(AP) - High school football season in Texas kicks off this week with 491 games and still not one player tested for steroids by the state.
And when that'll finally happen remains unclear.
But the Houston lawmaker who wrote the mandatory random steroids testing bill said Tuesday that it could be October before the first Texas high school athlete is tested, since the state still has no company in place to implement the $3 million mandate.
"I don't know that September is very likely at this point," Sen. Kyle Janek said.
The University Interscholastic League maintained Tuesday that it would not commit to any timetable on when testing may begin. State officials said they are still sorting through proposals from 14 companies whose bids were due to the UIL in late July.
The high school football season begins Thursday. If testing does not begin until October, some teams will have played as many as five games _ or half their regular-season schedule.
UIL athletic director Charles Breithaupt also said that October is a likely more realistic target than September, but added that there is still a chance testing could begin next month.
Because the bill was not signed into law until June, Breithaupt said it wasn't reasonable to expect the program to be in place by the first week of football season. Not with the number of legal issues and entities involved, he said.
"We're just being very careful," Breithaupt said. "We don't want to be in the middle of a steroids program and find out that we missed a step."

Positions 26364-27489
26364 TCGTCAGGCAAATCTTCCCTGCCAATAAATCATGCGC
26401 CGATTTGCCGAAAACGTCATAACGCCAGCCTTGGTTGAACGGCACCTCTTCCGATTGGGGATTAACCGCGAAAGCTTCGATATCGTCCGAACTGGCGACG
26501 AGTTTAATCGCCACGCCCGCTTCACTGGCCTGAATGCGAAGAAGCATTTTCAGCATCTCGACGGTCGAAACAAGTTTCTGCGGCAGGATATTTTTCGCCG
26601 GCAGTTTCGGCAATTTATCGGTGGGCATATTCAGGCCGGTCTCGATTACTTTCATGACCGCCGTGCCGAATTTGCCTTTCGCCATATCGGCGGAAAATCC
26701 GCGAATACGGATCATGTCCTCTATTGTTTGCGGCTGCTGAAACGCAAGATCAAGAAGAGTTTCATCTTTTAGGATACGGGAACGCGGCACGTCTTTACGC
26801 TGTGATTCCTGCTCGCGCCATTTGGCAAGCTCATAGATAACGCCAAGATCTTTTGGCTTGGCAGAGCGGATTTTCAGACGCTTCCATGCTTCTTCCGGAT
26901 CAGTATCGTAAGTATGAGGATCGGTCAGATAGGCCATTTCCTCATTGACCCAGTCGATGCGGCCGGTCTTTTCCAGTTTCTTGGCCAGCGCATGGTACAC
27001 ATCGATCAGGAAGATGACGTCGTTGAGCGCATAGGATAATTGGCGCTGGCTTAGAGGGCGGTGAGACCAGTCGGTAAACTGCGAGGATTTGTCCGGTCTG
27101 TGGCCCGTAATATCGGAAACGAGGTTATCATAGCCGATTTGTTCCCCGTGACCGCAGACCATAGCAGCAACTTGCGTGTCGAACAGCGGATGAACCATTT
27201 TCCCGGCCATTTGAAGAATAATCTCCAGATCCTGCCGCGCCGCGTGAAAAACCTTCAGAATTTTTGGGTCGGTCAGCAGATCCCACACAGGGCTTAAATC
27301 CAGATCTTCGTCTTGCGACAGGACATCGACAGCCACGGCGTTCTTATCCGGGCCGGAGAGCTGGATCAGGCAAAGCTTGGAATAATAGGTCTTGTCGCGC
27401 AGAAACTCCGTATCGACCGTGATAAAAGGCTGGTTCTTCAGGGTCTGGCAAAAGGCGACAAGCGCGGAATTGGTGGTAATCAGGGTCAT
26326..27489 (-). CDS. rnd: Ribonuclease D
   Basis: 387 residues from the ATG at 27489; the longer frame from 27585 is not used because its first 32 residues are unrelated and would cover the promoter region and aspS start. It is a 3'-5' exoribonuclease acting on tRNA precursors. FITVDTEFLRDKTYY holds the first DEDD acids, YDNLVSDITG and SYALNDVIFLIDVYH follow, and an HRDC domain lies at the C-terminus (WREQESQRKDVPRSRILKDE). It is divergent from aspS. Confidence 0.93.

More than 23,000 public high school students in all sports are expected to be tested for anabolic steroids under the new law, making the initiative the largest of its kind in the country.
Football players are doubtlessly among those who will be under the most scrutiny during steroids testing. Given that, Breithaupt reiterated his stance that any valid testing program must include football.
Janek agreed, saying it was important that the program doesn't skip athletes in any sport. Girls volleyball teams, for instance, began playing matches earlier this month.
"If you excluded a sport for whatever reason, you might skew the validity of it," Janek said. "Just because it's not up and running at the beginning of football season doesn't mean that it can't be ready to go in mid-October, late October."
Among the companies in the running for the state contract is the National Center for Drug Free Sport, which conducts testing for the NCAA and New Jersey and Florida, the only other states with mandatory random steroid tests for high school athletes.
That company and others that submitted bids have said testing could being within a week of being awarded the contract.